Brando Skyhorse has written an account of his life in Take This Man. Given his name, you’d probably assume that he is Native American. Most people do. The author himself believed this to be true until he was about 13 years old. Brando is actually 100% Mexican American, and this story is the result of his desire to find out just exactly who he is and where he came from.
Brando was born and raised in L.A.; living in a modest house with his mother, grandmother, and step-grandfather. From very early on, he was told by his mother (Maria) that his father was a Native American named Paul Skyhorse, who was serving time in a state penitentiary for armed robbery. For whatever reason, Maria created a story that she was also Native American, and filled Brando’s childhood with stories of his ancestors’ political activism and bravery. Maybe she just wanted to make her mundane life a bit more exotic, or maybe she was trying to bury her own past hurt by claiming a new identity. Unfortunately, Maria also had a few other bad habits: neglecting her son, drinking too much, and collecting husbands. Brando spent his childhood seeking a father figure in each and every man that his mother brought home; good or bad. He eventually discovered his true identity and reconnected with his birth father, and began the process of embracing his Mexican heritage, while not completely letting go of his adopted Native American one.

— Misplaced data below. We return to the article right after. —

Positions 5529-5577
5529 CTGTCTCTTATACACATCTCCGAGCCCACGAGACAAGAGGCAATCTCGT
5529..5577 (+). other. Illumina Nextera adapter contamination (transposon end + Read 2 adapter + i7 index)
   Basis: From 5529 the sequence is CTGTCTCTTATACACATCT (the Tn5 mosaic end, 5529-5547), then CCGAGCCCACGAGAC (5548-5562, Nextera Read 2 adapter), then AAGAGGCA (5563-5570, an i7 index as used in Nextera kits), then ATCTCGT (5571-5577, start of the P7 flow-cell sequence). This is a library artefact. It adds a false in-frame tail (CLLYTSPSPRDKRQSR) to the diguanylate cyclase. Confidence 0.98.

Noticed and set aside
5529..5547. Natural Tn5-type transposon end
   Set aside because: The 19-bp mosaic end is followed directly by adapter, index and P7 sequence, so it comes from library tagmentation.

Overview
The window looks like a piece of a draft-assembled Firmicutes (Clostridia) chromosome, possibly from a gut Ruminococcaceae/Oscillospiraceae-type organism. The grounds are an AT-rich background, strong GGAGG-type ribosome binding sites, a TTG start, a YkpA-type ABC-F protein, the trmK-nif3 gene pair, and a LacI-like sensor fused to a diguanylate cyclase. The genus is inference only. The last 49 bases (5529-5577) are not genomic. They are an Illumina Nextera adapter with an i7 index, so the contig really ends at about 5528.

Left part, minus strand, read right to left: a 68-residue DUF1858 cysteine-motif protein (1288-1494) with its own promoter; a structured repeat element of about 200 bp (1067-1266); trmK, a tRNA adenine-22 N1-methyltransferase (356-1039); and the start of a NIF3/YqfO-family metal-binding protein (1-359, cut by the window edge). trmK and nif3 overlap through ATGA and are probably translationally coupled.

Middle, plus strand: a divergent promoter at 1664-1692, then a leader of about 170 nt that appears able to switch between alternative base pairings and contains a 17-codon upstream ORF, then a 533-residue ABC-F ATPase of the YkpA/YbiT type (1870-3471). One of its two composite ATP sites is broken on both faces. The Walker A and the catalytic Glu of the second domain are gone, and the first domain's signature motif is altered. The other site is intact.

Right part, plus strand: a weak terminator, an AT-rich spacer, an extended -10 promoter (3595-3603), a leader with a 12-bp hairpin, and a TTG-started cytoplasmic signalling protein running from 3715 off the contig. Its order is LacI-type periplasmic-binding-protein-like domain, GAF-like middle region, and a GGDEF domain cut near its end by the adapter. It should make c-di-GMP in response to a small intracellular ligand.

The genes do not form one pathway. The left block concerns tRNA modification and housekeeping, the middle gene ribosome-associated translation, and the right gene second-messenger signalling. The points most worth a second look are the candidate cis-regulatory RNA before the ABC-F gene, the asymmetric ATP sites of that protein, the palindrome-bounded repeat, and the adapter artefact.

Take This Man will probably make you angry at times, or profoundly sad; however, the author does a good job of injecting humor into his situation which keeps the story from becoming too tragic. It is extremely gratifying to see him rise above his circumstances and to grow into the confident and intelligent man that he is today. You may also enjoy reading The Glass Castle by Jeannette Walls and The Sound of Gravel by Ruth Wariner.